Halo Bound by eden Hudson
Halo Bound is a hard-core, gritty, urban fantasy about a really messed up town and its really messed up citizens. This is NOT a novel for the faint-of-heart, and I found it absolutely mesmerizing. If you can handle the tough stuff, I can’t recommend it highly enough.
Publisher’s Description: The holy champion chosen to save the world is enslaved to a sadistic fallen angel and losing the battle for his sanity.
The guy chosen to save the holy champion is his binge-drinking redneck brother.
So, basically, the world is screwed.
Meet the Whitney boys:
Colt—a mentally unstable holy soldier with a rapidly deteriorating hold on reality. His last plan to rid the world of evil either failed horribly or went off without a hitch. With the constant torture and brainwashing, it’s getting hard to be sure of anything but the sick attachment he’s developing to his beautiful tormentor.
Tough—a smart-mouthed honky-tonk hero trying to drown his problems in music, women, and good times. He hasn’t spoken to Colt in five years—not since their disagreement over a nymphomaniac vampire turned into a drunken slugfest—but they’re still brothers. Tough knows he can’t leave Colt fighting for his life and his sanity alone. The question is whether Tough can fight off his personal demons long enough to save Colt from the literal ones.
Halo Bound is the first book in the Redneck Apocalypse series. It was originally published under the title How to Kill Yourself in a Small Town.
Nervous Nellie’s nervousness necessitates knowledge of the novel (in other words, SPOILERS!).
The slavery. I hate slavery. That was the first thing that smacked me in the face. The next thing was the cult like feeling I felt when reading about the fallen angels. I remember David Koresh and the Jonestown Massacre. Cults make me nervous and reading about them in a story that is supposed to relax me just doesn’t work.
Yeah, I figured those things would bother you. Halo Bound is certainly not a “happily-ever-after” kind of book. The people in the book are messed up psychologically and emotionally. What’s happening in the town is messed up. I kinda think that’s what I like about it. These are people in an extremely desperate situation just trying to make the best decisions they can with some very limited emotional resources. Everyone one of them is dealing with trauma and misery and stunted emotional development. And yet they are really trying to do the right things.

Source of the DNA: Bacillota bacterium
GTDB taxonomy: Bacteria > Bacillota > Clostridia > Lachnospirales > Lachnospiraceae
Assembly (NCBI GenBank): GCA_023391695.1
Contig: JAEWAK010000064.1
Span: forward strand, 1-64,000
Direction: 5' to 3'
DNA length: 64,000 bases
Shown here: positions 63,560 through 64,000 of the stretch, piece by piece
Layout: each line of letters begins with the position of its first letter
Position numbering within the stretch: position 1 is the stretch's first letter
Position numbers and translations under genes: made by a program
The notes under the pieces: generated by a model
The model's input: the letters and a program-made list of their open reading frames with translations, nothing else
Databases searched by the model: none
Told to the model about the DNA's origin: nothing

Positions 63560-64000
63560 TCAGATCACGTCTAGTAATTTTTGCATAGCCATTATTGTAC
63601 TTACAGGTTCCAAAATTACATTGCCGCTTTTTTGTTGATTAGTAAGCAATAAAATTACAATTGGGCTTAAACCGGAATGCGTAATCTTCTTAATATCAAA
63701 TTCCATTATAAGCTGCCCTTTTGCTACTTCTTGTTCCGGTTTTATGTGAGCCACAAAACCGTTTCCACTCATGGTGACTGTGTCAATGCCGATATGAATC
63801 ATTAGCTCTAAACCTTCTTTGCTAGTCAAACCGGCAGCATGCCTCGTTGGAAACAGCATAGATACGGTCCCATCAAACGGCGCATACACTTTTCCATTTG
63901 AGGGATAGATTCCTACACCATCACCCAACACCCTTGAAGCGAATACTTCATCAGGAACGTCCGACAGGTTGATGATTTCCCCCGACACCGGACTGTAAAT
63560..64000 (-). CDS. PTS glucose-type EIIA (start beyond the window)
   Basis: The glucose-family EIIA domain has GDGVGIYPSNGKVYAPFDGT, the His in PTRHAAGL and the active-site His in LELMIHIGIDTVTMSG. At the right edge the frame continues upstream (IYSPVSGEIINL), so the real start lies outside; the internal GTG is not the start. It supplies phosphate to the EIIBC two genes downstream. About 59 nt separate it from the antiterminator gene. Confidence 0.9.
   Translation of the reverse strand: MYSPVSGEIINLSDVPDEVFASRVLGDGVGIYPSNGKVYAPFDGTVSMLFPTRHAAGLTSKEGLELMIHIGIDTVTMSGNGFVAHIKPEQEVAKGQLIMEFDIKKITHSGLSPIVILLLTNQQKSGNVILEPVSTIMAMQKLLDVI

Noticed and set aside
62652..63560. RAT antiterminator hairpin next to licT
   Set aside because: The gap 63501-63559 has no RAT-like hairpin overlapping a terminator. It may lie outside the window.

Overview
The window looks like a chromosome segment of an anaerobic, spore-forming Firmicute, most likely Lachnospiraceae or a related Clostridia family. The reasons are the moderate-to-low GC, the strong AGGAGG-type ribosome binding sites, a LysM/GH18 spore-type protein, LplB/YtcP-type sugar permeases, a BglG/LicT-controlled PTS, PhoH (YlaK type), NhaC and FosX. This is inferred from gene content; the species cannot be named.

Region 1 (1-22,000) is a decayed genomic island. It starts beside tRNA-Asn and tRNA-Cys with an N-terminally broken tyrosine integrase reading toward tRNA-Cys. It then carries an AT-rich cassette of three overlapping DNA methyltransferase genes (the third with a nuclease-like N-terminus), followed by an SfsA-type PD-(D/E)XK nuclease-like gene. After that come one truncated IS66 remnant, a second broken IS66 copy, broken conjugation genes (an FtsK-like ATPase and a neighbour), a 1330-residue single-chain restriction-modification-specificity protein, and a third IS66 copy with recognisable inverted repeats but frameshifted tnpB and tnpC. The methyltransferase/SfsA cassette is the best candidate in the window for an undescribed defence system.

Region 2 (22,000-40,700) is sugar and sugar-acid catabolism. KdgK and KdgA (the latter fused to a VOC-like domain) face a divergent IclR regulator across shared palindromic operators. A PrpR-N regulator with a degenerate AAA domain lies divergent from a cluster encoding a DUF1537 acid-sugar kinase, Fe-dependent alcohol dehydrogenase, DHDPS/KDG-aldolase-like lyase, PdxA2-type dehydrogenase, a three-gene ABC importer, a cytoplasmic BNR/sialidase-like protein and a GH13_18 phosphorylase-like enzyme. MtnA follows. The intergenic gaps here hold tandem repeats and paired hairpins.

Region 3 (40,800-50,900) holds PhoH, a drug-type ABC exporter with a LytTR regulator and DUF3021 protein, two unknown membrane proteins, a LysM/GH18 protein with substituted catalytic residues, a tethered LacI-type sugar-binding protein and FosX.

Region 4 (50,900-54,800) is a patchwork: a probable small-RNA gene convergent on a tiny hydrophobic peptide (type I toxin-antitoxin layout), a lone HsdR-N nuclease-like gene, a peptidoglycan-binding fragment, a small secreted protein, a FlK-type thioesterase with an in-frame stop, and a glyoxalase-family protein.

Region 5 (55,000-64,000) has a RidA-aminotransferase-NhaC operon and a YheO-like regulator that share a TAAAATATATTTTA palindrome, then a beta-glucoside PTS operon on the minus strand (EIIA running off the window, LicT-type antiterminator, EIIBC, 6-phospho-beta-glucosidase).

Invested Ivana says…
Though I can see how Halo Bound might not be for everyone, I think it’s an incredibly good book. I was kinda blown away by how good it was, since I got it free on Amazon. And what do you think about that cover art? I think it’s gorgeous.
That being said, I’m having a really hard time figuring out what to say in this review. I’ve made several attempts now, and I either end up trying to retell the whole story, or I end up talking about all the emotional baggage carried by the characters and how they work so hard to make things right with the limited resources they have. That’s not really the point I want to make.
Here’s my point: READ IT. It’s really, really good!
As Nell has pointed out, it’s not a feel-good story. There are no happily-ever-afters. Crappy shit happens to the characters. Some of them are stuck with their fate whether they want it or not. The ending isn’t a cliff-hanger, but you know there is more, so there’s a “to-be-continued” feel.
There is a complex set of characters and relationships in this story, which is part of why it’s so good. I did find myself jotting some quick notes about each character and their relationship to the others. I don’t usually take notes for a novel unless I have a specific purpose, but I wanted to be sure I was clear about each character; I had a feeling it would matter. Also, since the story is told from the first-person perspective of different characters, the details about the town, its history, and its residents unfold a bit at a time in the beginning. After about 20 pages or so in, I went back and read it again from the beginning to be sure I had understood everything. I think those two things really paid off, helping me get a clearer picture in my head about everything that was happening.
Halo Bound is what I consider good urban fantasy; but I think it’s also fairly unique in the genre. It’s not a detective story, not a mystery, not adventure really. Not a “monster-of-the-week.” More of a “reluctant hero (or anti-hero) can’t escape his fate” kind of story. And fate sucks.
So again, I say, READ IT. This book is going to make my short list for best and most unique read for this year.
If you like this book…